All three of these works are pregnant with meaning to me. I’ve seen each, stood before their beauty and been moved deeply; I’ve witnessed the young man weeping and heard God nudge me in ways that were surprising as I viewed the art of this genius.
When my book Comforting One Another (which I’d wanted titled Holding the Broken Body) was released, David bought me a Lenox replica of the earliest pietà. When we were in Rome again last year, we found an art photo of the Florentine pietà. I am still looking for a good copy of the Rondanini.
However, two weeks ago, I bought a cross made of spikes, and I put it on the shelf in the corner by my side of the bed. This space is often the first thing I see if I wake in the night or if I am lying in prayer before rising. I moved David’s gift of the Lenox porcelain replica to another shelf beneath the cross, and I found a frame, half-price, with glass and matting that my print of the Florentine pietà fits exactly. Without really planning for it, my eyes now fall on a material meditation on the Cross.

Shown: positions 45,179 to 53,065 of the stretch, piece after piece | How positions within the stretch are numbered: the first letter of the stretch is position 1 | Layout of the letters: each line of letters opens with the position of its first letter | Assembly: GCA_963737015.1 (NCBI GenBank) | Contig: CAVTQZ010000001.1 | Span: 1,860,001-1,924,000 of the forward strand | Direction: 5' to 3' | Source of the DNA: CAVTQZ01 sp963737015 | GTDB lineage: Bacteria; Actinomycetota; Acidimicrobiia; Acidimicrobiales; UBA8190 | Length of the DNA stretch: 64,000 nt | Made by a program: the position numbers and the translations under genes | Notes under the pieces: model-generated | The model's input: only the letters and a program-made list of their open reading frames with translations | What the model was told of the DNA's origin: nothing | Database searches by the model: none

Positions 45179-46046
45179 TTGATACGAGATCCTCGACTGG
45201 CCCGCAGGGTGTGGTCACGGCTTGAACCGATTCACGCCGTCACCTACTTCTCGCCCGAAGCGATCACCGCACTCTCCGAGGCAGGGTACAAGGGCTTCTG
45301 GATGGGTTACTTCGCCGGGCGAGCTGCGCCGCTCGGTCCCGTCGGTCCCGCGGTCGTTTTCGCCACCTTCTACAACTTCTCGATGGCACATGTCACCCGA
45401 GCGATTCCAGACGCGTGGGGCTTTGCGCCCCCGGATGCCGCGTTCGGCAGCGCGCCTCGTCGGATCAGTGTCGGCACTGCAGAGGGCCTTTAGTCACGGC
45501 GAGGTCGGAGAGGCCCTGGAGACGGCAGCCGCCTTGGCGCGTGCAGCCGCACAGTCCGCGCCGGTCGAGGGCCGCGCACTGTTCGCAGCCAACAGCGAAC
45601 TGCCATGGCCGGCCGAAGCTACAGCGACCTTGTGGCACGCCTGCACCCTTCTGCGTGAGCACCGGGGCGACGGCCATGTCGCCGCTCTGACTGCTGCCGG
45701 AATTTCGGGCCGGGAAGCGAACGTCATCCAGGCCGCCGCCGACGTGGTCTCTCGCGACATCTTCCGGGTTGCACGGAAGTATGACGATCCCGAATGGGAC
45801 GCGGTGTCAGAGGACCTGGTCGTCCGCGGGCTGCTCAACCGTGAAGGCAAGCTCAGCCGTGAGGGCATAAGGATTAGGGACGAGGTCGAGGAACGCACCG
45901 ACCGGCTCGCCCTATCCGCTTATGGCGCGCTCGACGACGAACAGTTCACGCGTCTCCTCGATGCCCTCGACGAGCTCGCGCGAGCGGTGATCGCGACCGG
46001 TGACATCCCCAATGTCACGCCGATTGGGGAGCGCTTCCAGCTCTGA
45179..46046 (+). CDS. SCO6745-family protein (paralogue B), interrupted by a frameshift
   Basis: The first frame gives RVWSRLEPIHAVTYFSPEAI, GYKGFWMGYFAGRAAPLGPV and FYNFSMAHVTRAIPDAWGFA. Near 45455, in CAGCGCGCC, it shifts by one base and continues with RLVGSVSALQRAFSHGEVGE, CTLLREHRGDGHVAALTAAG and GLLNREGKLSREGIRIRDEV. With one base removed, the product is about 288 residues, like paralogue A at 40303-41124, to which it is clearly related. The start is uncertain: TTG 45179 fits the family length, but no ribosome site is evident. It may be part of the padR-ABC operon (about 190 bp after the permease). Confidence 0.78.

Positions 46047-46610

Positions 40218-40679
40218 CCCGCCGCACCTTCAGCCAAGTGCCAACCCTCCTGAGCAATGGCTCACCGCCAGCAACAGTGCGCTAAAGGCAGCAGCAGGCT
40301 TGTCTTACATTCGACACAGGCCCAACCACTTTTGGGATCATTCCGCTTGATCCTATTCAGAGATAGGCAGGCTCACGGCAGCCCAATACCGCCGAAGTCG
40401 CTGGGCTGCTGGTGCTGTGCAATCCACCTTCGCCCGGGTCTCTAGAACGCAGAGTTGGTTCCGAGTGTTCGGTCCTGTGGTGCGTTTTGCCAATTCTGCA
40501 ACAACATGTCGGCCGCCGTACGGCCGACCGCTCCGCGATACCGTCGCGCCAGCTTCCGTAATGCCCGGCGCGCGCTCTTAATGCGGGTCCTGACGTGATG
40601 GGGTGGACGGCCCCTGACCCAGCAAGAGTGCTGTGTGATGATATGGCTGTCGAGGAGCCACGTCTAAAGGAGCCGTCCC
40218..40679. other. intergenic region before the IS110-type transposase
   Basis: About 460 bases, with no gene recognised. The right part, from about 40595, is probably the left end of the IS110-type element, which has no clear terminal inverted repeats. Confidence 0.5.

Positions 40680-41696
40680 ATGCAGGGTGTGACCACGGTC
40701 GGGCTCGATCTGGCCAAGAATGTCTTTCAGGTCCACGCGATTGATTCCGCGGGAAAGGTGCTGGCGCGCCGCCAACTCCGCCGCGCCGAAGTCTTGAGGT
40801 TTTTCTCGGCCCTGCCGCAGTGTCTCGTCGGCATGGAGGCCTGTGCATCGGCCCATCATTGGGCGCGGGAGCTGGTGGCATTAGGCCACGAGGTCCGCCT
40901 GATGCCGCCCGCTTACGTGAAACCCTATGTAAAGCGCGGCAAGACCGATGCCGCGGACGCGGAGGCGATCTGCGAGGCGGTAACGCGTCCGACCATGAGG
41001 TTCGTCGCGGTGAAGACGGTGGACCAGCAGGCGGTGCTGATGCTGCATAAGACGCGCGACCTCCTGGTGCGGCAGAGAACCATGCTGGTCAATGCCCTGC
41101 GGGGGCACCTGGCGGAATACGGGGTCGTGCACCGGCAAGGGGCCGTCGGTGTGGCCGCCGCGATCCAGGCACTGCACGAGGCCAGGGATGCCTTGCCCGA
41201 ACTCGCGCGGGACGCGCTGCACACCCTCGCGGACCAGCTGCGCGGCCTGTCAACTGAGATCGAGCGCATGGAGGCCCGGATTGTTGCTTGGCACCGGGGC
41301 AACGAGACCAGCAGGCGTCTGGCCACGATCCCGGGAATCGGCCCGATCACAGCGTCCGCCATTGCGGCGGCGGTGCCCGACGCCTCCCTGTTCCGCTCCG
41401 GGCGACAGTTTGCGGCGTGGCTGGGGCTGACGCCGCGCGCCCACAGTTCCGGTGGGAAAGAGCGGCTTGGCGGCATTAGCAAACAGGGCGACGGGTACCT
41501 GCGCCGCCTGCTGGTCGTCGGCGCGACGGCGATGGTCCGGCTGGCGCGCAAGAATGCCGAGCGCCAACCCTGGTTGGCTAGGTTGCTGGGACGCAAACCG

I am glad to wake to this visual reminder each day. I want to hold the broken body of Christ in His living body—His people who suffer the death of their dreams or the death of the fortunes or the death of their bodies. The more I open my eyes each new day and view this little corner shrine, the deeper its meaning becomes to me. And like all these spiritual tools that grow as we use them, I know through the years it will speak of richer and deeper meanings the more I gaze.
For God was pleased to have all fullness dwell in him,
and through him to reconcile to himself all things,
whether things on earth or things in heaven,
by making peace through his blood, shed on the cross.
I can only imagine what Michelangelo learned through the years of meditating on God’s work through his own hard-sculpted working.
I spy God!